A Center of Technology in Asia: The Singapore Mint

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It’s March 26, 2019, about 10 in the morning. I find myself standing inside the opulently furnished shop of The Singapore Mint. At 20 Teban Gardens Crescent, Singapore 608928 you will find not only the mint, but also the biggest of four stores, where The Singapore Mint sells its own products. And not only its own products. Collectors can also purchase coins from other mints here.

A peek at the modern Singapore Mint shop. Photo: UK.

While others might be hesitant to place their products next to their competitors’, The Singapore Mint banks on whatever benefits the coin market. It cannot rely on a century-old network of coin collectors, coin dealers and coin cabinets as is the case in many other countries in the world. Rather, its Mint Director Yip Pak Ling (the last name is stated first, by the way, as is the norm in Singapore) is the one who has to set things in motion in order to turn Singaporeans, who are both eager to buy and financially strong, into coin collectors – remember, Singapore is one of the richest countries in the world with the highest density of millionaires after all.

Singapore. 250 dollars 1975 in celebration of the 10th anniversary of independence. From Künker Auction 292 (2017), No. 5313.

But let’s start in the beginning. In 2018, The Singapore Mint celebrated its 50th anniversary, as it is very closely connected to the small nation’s independence. August 9, 1965 is officially celebrated as the day when Singapore became an independent state. Back then, citizens still used the same currency that had also been in circulation in Malaya and British Borneo since 1953. One of the young state’s priorities was thus to create its own currency, even though said first currency was compatible with the coins of Brunei and Malaysia, and the three of them constituted a monetary union.
With the passing of the 1967 Currency Act, the Board of Commissioners of Currency of Singapore was established. The Board of Commissioners of Currency of Singapore was later merged with the Monetary Authority of Singapore (MAS) which took over the responsibility of all currency issuance.

In 1968 already, the Minister of Finance decided to establish a national mint. He founded The Singapore Mint in the same year.

Singapore’s first commemorative coin: 150 dollars in gold in celebration of the 150th anniversary of the city’s founding. From Sincona AG Auction 1 (2011), no. 3017.

Thus, it was The Singapore Mint which struck Singapore’s first commemorative coin in celebration of the 150th anniversary of the Founding of the City of Singapore.

A look into the minting hall of The Singapore Mint. Photo: UK.

While The Singapore Mint was first run as part of Chartered Industries of Singapore, it was turned into a private corporation in the 1980s, whose shares are fully held by state-owned companies.

Au contraire: The Singapore Mint is proud of creating products which serve as a symbol of what the country represents and carry it out into the world. One fitting example is the orchid, which plays a very special role in Singapore’s culture. And one of the city’s most popular sights is the National Orchid Garden with its 1000 species and 2000 hybrids on display covering the entire color-range of a rainbow. Orchids have been bred here since 1859 – a fact that UNESCO honored by adding it to the World Heritage Site list.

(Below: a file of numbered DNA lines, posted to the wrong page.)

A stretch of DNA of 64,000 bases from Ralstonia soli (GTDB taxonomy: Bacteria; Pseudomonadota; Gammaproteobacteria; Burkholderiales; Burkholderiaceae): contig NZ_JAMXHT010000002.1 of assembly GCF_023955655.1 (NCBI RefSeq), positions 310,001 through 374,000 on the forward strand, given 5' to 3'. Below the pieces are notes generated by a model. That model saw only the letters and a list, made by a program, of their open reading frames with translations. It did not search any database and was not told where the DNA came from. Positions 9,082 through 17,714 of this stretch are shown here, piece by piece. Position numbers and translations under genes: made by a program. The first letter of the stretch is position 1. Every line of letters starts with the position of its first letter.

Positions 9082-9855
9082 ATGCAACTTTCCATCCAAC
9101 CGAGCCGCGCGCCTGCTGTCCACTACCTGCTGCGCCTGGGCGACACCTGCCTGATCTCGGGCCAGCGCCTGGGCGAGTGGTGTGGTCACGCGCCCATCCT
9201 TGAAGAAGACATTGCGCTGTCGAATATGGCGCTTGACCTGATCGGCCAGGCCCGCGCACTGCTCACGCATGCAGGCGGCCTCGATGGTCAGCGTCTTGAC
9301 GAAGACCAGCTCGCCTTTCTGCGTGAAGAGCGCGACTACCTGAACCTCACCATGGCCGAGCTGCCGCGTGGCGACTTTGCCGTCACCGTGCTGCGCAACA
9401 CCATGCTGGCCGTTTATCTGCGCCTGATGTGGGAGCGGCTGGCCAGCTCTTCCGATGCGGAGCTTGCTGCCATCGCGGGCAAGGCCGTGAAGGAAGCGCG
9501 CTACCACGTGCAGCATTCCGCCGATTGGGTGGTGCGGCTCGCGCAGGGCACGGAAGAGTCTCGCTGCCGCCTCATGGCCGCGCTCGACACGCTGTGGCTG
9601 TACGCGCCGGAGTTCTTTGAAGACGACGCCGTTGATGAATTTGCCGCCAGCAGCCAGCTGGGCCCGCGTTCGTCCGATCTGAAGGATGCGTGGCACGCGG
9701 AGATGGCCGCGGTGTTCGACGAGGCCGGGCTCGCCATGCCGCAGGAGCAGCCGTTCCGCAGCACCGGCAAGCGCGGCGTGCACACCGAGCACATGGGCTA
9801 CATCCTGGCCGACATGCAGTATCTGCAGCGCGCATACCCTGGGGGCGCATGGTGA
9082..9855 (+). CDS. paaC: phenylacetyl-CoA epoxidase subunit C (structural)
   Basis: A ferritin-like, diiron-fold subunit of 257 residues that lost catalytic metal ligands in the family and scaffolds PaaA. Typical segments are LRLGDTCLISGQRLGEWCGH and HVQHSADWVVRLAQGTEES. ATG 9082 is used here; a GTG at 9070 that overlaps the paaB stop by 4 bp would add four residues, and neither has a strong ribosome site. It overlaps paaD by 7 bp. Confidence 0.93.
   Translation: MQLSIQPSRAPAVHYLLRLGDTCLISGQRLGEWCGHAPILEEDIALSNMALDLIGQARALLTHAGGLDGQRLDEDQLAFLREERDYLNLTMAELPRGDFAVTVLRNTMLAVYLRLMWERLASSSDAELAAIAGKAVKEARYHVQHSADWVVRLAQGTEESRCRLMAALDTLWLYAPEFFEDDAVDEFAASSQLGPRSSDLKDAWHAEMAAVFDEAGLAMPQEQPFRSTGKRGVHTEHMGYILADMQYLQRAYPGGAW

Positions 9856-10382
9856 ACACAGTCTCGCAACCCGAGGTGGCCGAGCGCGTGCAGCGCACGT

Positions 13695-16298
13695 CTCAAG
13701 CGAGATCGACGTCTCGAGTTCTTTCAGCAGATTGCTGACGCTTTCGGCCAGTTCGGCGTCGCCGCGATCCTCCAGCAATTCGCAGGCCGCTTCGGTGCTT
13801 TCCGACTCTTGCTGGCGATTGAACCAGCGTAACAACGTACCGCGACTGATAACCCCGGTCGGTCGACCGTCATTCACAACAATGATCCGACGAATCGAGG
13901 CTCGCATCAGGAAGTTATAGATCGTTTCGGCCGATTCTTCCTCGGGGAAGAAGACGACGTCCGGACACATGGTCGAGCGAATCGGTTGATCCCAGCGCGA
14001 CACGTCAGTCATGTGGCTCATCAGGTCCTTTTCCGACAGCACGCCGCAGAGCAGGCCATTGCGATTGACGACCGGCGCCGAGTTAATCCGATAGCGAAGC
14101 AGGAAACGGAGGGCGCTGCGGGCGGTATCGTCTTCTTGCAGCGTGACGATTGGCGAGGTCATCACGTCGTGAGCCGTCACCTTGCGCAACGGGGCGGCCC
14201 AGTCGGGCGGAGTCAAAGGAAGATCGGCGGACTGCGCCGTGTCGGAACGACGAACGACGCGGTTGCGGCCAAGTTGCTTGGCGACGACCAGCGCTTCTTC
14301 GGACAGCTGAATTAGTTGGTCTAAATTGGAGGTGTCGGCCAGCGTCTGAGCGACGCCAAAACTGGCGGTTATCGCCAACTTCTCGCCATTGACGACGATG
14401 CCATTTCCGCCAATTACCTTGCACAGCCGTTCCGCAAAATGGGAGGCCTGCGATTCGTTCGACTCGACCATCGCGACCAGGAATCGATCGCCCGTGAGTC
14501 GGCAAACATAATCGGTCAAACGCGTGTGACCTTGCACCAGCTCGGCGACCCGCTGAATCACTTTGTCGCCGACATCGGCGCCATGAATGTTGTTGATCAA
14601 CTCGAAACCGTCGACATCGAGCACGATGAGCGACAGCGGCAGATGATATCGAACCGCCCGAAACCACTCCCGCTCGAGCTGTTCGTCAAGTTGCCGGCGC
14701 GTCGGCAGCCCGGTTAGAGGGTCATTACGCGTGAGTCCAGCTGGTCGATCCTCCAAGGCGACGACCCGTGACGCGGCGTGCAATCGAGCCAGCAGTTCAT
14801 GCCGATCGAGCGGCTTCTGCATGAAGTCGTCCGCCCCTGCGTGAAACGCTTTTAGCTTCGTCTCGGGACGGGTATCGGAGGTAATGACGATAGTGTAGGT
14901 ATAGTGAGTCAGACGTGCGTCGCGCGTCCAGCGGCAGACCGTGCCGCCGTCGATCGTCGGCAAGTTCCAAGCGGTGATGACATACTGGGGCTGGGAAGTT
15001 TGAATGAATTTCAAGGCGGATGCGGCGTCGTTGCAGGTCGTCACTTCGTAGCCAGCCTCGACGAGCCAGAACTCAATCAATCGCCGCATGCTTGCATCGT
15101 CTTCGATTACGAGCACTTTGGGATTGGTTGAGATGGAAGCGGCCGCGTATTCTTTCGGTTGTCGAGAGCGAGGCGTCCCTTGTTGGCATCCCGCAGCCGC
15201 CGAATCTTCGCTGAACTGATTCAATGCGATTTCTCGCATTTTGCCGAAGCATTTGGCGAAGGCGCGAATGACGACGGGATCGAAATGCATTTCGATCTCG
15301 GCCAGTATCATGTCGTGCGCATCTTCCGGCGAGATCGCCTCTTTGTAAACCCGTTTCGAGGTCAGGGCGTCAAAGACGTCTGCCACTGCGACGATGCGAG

Just one of the countless orchids you can find at Singapore’s magnificent National Orchid Garden. Photo: UK.
The Singapore Mint did not only finance the exhibition of historical orchids at the Orchid Garden: it has also dedicated many of its coin images to these wonderful flowers. Photo: UK.

The Singapore Mint has dedicated numerous products to this facet of the country. The “Native Orchids of Singapore” series began in 2006. It features endemic orchid species. Every visitor of the National Orchid Garden can see that The Singapore Mint assumes an obligation to this World Heritage. They can find a sign there stating that The Singapore Mint provided funds to finance a part of the garden.

5 dollar 2013 featuring a Dendrobium crumentatum. Photo: The Singapore Mint.
Was this the model for the orchid on this coin? Photo: UK.

The National Orchid Garden is a must-see in general, even for numismatists. You won’t realize how diverse those fantastic flowers really are until you look for nature’s models for the coin images.

 

A triumph of precision in terms of minting and color application: this wavy coin issued on behalf of the Kingdom of Cambodia was made in several parts, which in themselves constitute individual coins. Photo: The Singapore Mint.

Let’s return to some facts. The Singapore Mint has become a global player in the past years. It cooperates with more than 20 countries, among them many of the ASEAN nations, i.e. nations that are part of the Association of South East Asian Nations. But more exotic destinations, too, such as Bhutan, Cambodia, Macau and Nepal are their clients – and let’s not forget about several Direct-Marketing-Associations in Germany and other European countries, who make use of the knowhow from Singapore to have numismatic products created for their customers.

At The Singapore Mint, every single coin is still created by using a plaster model. Which doesn’t mean that the talented designers therefore refrain from using state-of-the-art technology. Quite the contrary.

The design is first turned into a three-dimensional coin image on a computer. Photo: UK.

At first, the two-dimensionally drawn draft is turned into a three-dimensional draft by using the same software usually used in the trade.